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Subject: I'm thrilled! Will this be as good as I think? rss

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Seba J
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Why has nobody ever had this idea?
This box sounds genius. A complete gaming system ready to take with you? Limited by your imagination? This could be any Eurogamer's (who is not offended by abstract-ish design) wet dream. (and I'm not even the biggest eurogamer)

I have high hopes for this one. It's a sure preorder for me.

What do you think?
 
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Kevin B. Smith
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I'm cautiously optimistic. It might end up being a touch more abstract than I prefer, but I won't really know until I see more rulesets. I'm trying to think of games I like that could be re-implemented using these components. Not exact re-implementations, but capturing the general flavor.
 
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Jørgen Brunborg-Næss
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Clawf1ng3r wrote:

This box sounds genius. A complete gaming system ready to take with you?


I'm thrilled that you like the concept so much, and I hope you will find it to be as good as you think! The most important feature of the Green Box is indeed that you can bring along dozens of games in a very small space.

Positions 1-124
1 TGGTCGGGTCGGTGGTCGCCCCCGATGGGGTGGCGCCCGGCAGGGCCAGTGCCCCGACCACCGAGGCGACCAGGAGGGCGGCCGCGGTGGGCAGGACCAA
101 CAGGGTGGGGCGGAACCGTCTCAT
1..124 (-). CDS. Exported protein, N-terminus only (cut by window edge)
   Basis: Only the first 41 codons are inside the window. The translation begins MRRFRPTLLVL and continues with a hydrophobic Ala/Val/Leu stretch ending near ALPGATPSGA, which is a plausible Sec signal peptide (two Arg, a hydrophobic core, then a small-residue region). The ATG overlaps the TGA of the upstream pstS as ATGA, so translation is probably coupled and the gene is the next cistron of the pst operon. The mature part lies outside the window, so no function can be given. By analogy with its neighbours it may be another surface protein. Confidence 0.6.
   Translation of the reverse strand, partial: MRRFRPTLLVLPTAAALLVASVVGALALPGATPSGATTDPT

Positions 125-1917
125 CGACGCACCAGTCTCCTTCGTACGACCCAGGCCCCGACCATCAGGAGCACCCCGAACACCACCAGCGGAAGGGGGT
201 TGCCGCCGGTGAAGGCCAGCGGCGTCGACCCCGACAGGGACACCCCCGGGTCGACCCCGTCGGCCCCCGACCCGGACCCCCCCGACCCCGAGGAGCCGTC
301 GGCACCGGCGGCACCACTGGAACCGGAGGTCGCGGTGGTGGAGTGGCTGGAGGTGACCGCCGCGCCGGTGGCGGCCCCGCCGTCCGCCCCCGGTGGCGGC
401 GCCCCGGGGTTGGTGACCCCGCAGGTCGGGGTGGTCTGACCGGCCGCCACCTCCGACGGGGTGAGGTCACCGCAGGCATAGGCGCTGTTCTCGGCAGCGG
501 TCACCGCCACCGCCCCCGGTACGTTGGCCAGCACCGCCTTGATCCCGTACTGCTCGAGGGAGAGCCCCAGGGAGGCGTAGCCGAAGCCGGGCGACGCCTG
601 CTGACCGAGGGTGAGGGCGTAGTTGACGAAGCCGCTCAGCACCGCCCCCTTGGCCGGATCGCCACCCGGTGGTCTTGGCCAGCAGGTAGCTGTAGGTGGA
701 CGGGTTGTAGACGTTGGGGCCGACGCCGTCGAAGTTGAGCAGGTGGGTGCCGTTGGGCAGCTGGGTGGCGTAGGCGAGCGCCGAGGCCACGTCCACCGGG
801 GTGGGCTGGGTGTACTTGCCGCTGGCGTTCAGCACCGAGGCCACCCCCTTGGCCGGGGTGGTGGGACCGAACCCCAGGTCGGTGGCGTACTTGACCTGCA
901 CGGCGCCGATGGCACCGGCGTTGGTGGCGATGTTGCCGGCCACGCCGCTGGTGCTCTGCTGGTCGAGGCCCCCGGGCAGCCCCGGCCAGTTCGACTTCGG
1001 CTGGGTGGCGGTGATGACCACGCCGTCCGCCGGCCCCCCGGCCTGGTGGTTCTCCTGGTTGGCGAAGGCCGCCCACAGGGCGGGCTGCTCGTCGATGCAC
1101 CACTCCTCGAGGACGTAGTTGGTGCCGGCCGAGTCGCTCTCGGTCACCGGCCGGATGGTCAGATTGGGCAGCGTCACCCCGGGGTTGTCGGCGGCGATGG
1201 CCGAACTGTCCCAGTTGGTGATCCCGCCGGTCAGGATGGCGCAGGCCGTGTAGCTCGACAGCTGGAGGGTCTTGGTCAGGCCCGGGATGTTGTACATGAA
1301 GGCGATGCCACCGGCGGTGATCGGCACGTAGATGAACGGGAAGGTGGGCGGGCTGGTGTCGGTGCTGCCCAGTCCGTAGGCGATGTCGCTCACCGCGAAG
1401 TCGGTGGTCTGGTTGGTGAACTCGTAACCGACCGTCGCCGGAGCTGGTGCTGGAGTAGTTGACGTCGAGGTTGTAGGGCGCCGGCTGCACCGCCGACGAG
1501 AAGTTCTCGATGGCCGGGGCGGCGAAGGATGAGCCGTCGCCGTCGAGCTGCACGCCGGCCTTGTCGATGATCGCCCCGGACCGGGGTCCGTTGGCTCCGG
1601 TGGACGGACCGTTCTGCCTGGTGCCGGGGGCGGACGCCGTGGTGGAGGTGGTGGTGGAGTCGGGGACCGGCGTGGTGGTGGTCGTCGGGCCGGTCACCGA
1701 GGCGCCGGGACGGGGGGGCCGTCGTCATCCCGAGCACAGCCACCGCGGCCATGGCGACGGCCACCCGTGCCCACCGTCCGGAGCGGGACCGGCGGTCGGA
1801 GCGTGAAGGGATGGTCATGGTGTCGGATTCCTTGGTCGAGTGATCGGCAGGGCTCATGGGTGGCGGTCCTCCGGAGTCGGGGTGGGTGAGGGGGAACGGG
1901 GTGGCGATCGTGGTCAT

Clawf1ng3r wrote:
Why has nobody ever had this idea?


That's what I thought as well when I came up with it. Turns out someone did have a quite similar idea about 15 years ago, and created a game system called Piecepack. I am of course hoping that my system will prove to be even better ;-)
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Jørgen Brunborg-Næss
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peakhope wrote:
I'm cautiously optimistic. It might end up being a touch more abstract than I prefer, but I won't really know until I see more rulesets.


The degree of abstraction is a very difficult balance. I hope the system will be as generic and (at least) as versatile as a standard deck of cards, so it has to be quite abstract so as to not be too limited. But I personally prefer thematic games myself, so I've tried to find a semi-abstract middle ground in designing the symbols especially.

I try to focus on finding relevant uses for the different symbols in the original games I develop for the system, and I feel that games like Grenade Salad, Crafty Explorers and The Gauntlet succeed in reducing the abstract feel.

peakhope wrote:
I'm trying to think of games I like that could be re-implemented using these components. Not exact re-implementations, but capturing the general flavor.


Let me know if you come up with any suggestions, and I can add them to the website!
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Richard Sampson
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As the designer said, this is not a new concept. Piecepack, Looney Pyramids, and Decktet are other attempts at generic gaming systems (though the pyramids were not originally intended as such).